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 Post subject: KERS explained
PostPosted: Thu Sep 19, 2013 12:21 am 
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Someone please explain how a breaking car returns energy (electricity) back to the KERS unit. Where are the armatures and coils located ?


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 Post subject: Re: KERS explained
PostPosted: Fri Sep 20, 2013 5:09 pm 
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Each car would be different I suspect. Also Williams (and maybe others) are using a flywheel, unless that changed and I didn't notice or they haven't publicized it. Have you tried the obvious places?
http://scarbsf1.com/blog1/category/kers/
http://en.wikipedia.org/wiki/Regenerative_brake
http://en.wikipedia.org/wiki/KERS
http://www.formula1.com/inside_f1/under ... /8763.html


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 Post subject: Re: KERS explained
PostPosted: Fri Sep 20, 2013 6:11 pm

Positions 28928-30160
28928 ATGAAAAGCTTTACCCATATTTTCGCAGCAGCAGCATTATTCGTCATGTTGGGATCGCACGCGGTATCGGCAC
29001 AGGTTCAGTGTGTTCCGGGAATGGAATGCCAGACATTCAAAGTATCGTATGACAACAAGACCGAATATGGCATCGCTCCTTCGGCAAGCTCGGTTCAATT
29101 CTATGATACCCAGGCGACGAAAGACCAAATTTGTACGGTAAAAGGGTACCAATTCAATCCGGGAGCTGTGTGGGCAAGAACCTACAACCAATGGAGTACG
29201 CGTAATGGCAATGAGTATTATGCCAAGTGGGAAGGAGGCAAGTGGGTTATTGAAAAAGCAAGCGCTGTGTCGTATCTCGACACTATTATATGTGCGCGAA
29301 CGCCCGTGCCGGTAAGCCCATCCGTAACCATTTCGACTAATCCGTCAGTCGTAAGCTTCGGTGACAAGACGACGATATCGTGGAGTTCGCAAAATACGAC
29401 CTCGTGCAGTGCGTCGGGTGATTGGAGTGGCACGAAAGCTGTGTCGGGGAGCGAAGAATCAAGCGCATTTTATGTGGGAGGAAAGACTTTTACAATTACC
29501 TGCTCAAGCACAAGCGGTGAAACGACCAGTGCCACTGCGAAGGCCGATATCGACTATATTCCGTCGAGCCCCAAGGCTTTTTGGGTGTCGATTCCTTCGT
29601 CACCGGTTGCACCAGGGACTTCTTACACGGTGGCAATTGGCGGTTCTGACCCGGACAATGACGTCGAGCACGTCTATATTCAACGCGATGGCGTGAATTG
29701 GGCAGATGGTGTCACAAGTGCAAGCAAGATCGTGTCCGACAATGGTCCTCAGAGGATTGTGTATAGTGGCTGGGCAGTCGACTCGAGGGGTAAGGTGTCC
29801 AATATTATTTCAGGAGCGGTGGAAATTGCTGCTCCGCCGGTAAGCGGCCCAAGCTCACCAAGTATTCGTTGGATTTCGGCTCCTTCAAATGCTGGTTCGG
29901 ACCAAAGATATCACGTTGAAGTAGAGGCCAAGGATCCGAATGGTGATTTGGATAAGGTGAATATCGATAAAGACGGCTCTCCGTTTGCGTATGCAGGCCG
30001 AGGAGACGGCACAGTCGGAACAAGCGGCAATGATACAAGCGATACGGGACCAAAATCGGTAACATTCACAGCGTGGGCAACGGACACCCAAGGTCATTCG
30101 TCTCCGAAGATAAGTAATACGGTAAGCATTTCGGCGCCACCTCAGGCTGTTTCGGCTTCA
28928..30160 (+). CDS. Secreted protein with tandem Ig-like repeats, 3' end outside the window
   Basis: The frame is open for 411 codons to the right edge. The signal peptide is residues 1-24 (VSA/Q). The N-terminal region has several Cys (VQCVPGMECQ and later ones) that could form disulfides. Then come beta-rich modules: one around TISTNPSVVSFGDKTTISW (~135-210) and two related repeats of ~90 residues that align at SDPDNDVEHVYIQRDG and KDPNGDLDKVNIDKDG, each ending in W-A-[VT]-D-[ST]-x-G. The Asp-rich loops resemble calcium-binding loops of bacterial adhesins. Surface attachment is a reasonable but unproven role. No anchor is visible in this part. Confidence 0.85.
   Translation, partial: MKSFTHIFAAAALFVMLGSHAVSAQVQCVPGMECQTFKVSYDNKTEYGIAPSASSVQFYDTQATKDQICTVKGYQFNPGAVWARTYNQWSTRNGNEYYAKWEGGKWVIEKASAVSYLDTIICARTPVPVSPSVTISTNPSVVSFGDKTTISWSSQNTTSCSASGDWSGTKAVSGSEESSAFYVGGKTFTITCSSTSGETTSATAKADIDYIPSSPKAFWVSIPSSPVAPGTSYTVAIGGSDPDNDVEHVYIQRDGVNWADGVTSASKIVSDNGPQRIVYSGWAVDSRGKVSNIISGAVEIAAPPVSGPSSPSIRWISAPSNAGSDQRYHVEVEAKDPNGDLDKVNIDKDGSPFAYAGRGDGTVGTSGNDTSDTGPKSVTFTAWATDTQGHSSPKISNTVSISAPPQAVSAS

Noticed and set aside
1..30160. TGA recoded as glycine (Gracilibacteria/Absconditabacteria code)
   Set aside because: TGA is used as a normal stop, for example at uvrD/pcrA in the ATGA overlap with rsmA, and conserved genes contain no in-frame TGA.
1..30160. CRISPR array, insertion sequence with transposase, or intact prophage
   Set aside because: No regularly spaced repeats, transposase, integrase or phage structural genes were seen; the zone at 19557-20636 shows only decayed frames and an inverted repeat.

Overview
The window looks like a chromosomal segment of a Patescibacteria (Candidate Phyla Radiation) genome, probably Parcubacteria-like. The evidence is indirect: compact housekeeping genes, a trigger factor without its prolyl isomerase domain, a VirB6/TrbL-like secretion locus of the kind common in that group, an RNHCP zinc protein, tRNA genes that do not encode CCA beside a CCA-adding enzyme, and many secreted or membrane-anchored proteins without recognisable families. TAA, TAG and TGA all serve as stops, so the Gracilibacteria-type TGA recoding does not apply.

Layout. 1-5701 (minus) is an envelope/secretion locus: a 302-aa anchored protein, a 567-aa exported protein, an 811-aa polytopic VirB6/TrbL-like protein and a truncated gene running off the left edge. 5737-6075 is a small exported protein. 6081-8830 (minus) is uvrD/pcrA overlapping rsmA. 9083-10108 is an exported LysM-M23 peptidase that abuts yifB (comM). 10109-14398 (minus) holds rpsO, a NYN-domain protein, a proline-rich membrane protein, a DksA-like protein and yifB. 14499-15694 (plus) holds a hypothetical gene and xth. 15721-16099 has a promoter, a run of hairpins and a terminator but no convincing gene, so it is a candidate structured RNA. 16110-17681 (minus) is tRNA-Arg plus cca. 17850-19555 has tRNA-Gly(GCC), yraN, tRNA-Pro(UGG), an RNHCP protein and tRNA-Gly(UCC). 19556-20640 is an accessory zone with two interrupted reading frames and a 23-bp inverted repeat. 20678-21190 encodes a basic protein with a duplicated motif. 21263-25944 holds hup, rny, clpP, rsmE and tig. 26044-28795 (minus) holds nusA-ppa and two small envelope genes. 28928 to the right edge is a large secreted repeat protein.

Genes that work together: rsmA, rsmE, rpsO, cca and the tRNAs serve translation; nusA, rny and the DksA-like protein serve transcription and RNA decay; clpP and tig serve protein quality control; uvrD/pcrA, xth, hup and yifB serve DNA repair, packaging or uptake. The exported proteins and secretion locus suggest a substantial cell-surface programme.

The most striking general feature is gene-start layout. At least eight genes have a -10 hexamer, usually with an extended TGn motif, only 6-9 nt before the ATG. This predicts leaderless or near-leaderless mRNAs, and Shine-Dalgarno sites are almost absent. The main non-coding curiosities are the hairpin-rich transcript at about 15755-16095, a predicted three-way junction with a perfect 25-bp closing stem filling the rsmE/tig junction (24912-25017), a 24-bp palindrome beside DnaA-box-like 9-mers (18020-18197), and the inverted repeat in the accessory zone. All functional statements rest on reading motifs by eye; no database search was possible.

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I think Williams abandoned their flywheel system before it ever raced.


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 Post subject: Re: KERS explained
PostPosted: Fri Sep 20, 2013 8:12 pm 
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You're correct, I think I confused their F1 and non-F1 activities.

http://www.williamshybridpower.com/technology/
"The rigours of Formula One offer a stringent proving ground for automotive technology and whilst the flywheel KERS was never raced due to regulation changes, WHP has developed industry-leading capabilities that now transcend the world of motorsport."


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 Post subject: Re: KERS explained
PostPosted: Sat Sep 21, 2013 12:18 am 
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Thanks for the initial response. I keep reading how the F1 cars under braking are charging the KERS unit, how ? A flywheel does not fit into the braking question.